2. I think it’s the final frontier for women. I have a hard time undoing all the programming, all the things people tell me are ‘flattering’ for my size. Women need to question why and I think that’s the point you brought up in your post. As long as women know why, it’s not our place to say ‘but’. Otherwise we are no better than the people pushing ‘flattering’ on us.

    I think that’s as clear as mud.

  3. Huzzah! Great post! Myself, I detest bras and wear one only for formal occasions, when I want to “fit in,” as it were, or not call attention to myself. Happily I work at a place where no one obliges me to wear one. I have been told wearing a bra would “slim me down,” which I guess means make me look thinner, but otherwise haven’t taken any flack for it.

    I know some people are more comfortable with a bra–for some people it helps take weight off their upper back. More power to them!

    I’m with you. Let’s wear what feels good, for whatever personal reason, and fuck flattering.

    1. I don’t wear one either, but sometimes my boobs are squished while bending over a bookcart, as the handle is the height of my breasts. I’m smaller than petite, so I don’t get any clearance.

  4. Personally I never really thought about the word flattering as a bad connotation. I even used it myself. But I see the issue that it raises.

  5. I struggle with this every day. I have a closet full of clothes that I’m afraid to wear. I buy them with every intention of wearing them but then I become self-conscious. I’m worried about the “rules”. Not just about whether as a short person I should wear this or as a fat person I should wear that–but just fashion rules in general. Logically, I know those rules mean nothing but it has been drilled into us so hard and so long that I ultimately pick something safe or “acceptable”. I have all these ideas I want to throw together but because I’m not sure I’m “allowed” by society, I chicken out. Is it ok to wear those boots with those pants? Will I get dirty looks if I wear that sleeveless dress? Does that skirt cling too tightly to my butt? I can be standing in front of the mirror perfectly pleased with the outfit I put together and will end up changing into jeans & tee because I’m worried I’m breaking rules.

    I’m trying really hard to move past this and just wear what I like and not care what others think. It is not easy.

      1. But what if the plaid and the paisley share many or all of the same colours? Because I, for one, would rock that in a heartbeat!

        1. Eh, it’s one of those rules I heard long ago, when I was a clueless teen, and it’s pretty much the only one I remember about fashion.

          One good thing about having no head for the fashion rules is that I have no rules stuck in my head about what is flattering, and what I, a fat woman, am not allowed to wear.

  6. I’m absolutely stunned that people actually think it’s okay to say things like this to others. I was raised to not ask people about their genitals, not touch pregnant women’s bellies and not insult people. Who are these barbarians?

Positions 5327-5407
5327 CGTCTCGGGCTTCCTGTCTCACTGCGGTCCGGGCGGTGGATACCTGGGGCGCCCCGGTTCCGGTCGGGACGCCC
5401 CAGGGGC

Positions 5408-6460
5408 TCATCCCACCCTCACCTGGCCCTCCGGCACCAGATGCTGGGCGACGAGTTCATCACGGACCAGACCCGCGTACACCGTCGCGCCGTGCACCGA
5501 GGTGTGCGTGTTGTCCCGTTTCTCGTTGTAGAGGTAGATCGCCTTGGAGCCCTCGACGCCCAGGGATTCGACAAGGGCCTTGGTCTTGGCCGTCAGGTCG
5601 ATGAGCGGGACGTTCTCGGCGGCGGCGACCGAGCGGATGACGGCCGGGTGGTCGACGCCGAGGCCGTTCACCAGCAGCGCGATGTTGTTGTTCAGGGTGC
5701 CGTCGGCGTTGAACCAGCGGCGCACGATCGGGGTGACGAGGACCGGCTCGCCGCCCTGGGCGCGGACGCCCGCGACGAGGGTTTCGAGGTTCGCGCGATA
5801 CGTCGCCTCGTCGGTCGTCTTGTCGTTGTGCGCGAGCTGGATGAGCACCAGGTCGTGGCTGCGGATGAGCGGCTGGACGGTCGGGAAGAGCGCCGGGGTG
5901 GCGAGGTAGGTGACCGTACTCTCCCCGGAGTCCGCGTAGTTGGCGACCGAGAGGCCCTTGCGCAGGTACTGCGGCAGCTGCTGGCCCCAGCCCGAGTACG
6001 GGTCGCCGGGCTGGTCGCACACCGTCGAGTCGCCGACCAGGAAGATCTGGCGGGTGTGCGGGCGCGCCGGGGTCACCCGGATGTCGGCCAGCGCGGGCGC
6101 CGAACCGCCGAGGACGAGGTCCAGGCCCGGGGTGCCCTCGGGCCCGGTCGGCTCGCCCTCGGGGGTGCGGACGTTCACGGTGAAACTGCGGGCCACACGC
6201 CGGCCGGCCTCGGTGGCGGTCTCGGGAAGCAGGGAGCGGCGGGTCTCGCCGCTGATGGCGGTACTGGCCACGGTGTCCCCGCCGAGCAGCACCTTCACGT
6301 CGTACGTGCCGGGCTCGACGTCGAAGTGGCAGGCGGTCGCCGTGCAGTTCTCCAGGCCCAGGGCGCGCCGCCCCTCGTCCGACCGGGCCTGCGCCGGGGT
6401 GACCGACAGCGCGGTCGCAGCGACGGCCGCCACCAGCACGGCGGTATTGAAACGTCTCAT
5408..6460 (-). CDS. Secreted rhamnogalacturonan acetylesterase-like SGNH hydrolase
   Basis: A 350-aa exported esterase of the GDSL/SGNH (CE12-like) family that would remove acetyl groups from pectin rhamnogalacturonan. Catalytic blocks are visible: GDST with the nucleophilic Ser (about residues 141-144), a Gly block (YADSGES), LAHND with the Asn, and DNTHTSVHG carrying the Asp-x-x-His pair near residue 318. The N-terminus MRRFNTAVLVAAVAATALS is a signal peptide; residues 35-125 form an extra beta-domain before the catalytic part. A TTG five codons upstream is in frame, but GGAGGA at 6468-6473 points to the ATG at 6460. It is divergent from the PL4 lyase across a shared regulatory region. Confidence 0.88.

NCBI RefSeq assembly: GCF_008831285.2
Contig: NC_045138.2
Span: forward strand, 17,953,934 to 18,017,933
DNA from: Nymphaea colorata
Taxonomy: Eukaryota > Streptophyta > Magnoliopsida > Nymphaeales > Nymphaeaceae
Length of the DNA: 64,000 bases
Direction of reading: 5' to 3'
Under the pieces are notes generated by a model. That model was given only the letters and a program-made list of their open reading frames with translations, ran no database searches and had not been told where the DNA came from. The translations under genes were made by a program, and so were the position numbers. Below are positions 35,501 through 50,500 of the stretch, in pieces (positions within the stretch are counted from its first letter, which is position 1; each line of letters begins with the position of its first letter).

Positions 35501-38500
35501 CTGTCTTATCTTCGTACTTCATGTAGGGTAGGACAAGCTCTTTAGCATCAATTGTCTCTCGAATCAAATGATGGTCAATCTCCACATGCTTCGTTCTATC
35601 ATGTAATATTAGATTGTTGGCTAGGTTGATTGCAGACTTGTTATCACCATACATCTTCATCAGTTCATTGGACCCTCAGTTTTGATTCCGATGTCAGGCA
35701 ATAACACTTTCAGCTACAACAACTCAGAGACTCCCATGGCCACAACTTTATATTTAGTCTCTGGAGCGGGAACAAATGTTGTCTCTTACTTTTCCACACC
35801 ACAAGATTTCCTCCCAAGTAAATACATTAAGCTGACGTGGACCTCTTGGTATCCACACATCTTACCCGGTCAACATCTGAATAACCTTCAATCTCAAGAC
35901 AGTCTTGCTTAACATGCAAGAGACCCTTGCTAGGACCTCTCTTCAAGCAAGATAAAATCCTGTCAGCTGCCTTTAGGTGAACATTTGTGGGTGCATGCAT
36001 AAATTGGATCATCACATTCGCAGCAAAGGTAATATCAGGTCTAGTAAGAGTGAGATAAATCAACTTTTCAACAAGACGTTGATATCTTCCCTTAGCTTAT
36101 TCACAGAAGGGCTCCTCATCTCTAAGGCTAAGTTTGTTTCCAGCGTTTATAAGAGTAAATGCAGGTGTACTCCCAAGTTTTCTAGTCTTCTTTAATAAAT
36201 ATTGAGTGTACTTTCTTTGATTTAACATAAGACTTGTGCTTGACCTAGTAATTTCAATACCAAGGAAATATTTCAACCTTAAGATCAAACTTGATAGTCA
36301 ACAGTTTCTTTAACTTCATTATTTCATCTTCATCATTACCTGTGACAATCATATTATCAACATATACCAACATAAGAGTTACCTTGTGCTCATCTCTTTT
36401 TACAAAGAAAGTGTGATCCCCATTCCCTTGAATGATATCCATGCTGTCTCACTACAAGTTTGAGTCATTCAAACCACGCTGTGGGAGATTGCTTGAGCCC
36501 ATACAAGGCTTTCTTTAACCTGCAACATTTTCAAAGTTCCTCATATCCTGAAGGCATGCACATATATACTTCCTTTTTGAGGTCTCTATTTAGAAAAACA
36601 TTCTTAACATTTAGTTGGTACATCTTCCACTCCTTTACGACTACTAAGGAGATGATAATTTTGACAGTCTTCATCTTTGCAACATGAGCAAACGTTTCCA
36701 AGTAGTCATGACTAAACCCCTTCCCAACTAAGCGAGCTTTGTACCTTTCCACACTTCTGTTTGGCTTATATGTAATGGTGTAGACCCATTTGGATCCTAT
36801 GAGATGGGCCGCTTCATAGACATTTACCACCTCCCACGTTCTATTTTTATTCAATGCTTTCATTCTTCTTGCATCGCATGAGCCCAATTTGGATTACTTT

7. I struggle with this. Not on my own account – I long ago decided that black trousers and knit tops were my ‘style’ and I’ve stuck with it – but I have a daughter, tall, broad-built, beautiful and definitely on the heavy side, and I have to make myself NOT react when she wears something I think is desperately unflattering. It’s a lifetime of conditioning, of being told that certain skirt lengths are NOT to be worn on fat legs, that a broad belt, short tight skirt, and baggy shirt ‘make you look short and fat’ and that’s a terrible thing. My tongue is almost perforated from NOT commenting on my darling girl’s dress sense. I’m ridiculously pleased with myself when I manage to keep my mouth shut, because it’s giving her the respect as an individual to wear whatever she wishes, without being criticised because it’s ‘unflattering’.
    (The mother in me does still wish she had just slightly more conventional dress sense, but she can STFU)

  8. I think it is no accident that all the people in the above photos are women. The concept of “flattering” is mostly foisted on women these days. Are men told they must have haircuts that “flatter” their faces or hide their flaws? (As a round-faced girl, I was not supposed to have short hair.) Are certain men told that they can’t or shouldn’t wear suits? I realize that men have body image issues too, but I don’t see the word “flattering” in ads for men’s fashion.

    As a kid in the ’80s, I desperately wanted to wear pastel oxford shirts, but could not find them in my size. I was too fat to wear them. I never thought to question why fat boys and men were allowed to wear those shirts. I wear them now, having learned to buy a shirt that fits my chest and have it altered to fit the rest of me. Is it “flattering”? Who knows? I feel good in it. I decided that long-sleeve button-up shirts are for any shape of person who wants them.

  9. I personally believe that women and men should wear whatever they want to wear independent of what society says they should wear. If you follow your intrinsic tastes you are most likely to attract the people you most want to attract.